First novel efficiently showcases the experience of developing early-onset Alzheimer’s.
In 24 months, 49-year-old Harvard psychology professor Alice Howland exchanges the role of high-achieving teacher, wife and mother of three for that of a disoriented, inarticulate, forgetful shell of her former self. Stricken much earlier than most by this progressive, degenerative disease for which there is no cure, Alice loses her profession, independence, clarity and contact with the world with shocking rapidity in a narrative that sometimes reads more like a dramatized documentary than three-dimensional fiction. Genova, an online columnist for the National Alzheimer’s Association, has a brisk style and lays out the facts of the disease—statistics, tests, drugs, clinical trials—plainly, often rather technically. The responses to Alice of her three grown-up children, who are also at risk of the disease; the struggles of her equally high-flying husband, a Harvard biologist; and Alice’s own emotional responses, including fear, suicidal thoughts, shame and panic, are offered in semi-educational fashion, sometimes movingly, sometimes mechanically. Alice’s address to the Alzheimer’s Association Annual Dementia Care Conference is an affecting final public statement before her descent into fog and the loving support of her children.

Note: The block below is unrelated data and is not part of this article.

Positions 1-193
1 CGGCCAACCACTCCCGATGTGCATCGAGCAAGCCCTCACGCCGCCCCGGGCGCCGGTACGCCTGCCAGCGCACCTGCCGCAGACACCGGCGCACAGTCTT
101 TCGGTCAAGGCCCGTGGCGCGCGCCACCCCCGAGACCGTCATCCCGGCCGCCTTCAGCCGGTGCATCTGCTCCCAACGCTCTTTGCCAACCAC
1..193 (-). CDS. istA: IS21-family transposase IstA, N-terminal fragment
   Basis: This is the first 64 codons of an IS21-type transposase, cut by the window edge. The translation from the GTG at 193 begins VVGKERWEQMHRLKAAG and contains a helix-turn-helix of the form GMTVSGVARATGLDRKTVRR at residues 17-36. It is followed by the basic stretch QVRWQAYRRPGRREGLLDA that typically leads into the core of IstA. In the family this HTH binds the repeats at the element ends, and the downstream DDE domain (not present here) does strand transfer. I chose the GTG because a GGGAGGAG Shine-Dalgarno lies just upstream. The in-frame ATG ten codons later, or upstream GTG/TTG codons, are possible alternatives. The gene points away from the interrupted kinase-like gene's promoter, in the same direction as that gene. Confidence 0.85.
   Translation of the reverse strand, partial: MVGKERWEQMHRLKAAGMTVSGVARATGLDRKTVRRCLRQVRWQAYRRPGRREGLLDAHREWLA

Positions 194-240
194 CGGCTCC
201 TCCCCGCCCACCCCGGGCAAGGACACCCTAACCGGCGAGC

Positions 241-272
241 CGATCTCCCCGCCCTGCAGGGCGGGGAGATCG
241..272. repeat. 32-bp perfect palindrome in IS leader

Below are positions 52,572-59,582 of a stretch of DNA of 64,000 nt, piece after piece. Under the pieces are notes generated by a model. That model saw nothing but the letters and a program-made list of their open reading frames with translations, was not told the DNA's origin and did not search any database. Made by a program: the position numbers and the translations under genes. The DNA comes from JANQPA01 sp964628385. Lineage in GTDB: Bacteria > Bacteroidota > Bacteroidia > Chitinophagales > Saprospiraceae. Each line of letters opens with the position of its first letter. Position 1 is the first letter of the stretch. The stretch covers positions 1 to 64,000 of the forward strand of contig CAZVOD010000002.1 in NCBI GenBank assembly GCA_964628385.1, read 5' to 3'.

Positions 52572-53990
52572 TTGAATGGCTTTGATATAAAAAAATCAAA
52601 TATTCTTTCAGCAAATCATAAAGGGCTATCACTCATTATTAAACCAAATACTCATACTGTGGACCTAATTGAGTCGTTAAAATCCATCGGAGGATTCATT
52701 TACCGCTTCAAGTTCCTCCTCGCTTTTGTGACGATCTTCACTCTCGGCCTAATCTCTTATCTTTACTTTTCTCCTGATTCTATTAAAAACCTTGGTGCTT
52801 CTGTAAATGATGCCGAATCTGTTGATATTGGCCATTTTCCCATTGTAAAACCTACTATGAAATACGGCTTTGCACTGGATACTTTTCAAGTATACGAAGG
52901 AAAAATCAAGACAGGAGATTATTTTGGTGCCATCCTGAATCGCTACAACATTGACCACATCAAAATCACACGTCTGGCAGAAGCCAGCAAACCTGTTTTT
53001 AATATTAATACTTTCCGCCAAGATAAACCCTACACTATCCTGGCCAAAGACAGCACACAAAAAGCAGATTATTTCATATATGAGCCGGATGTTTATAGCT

Worthy, benign and readable, but not always lifelike.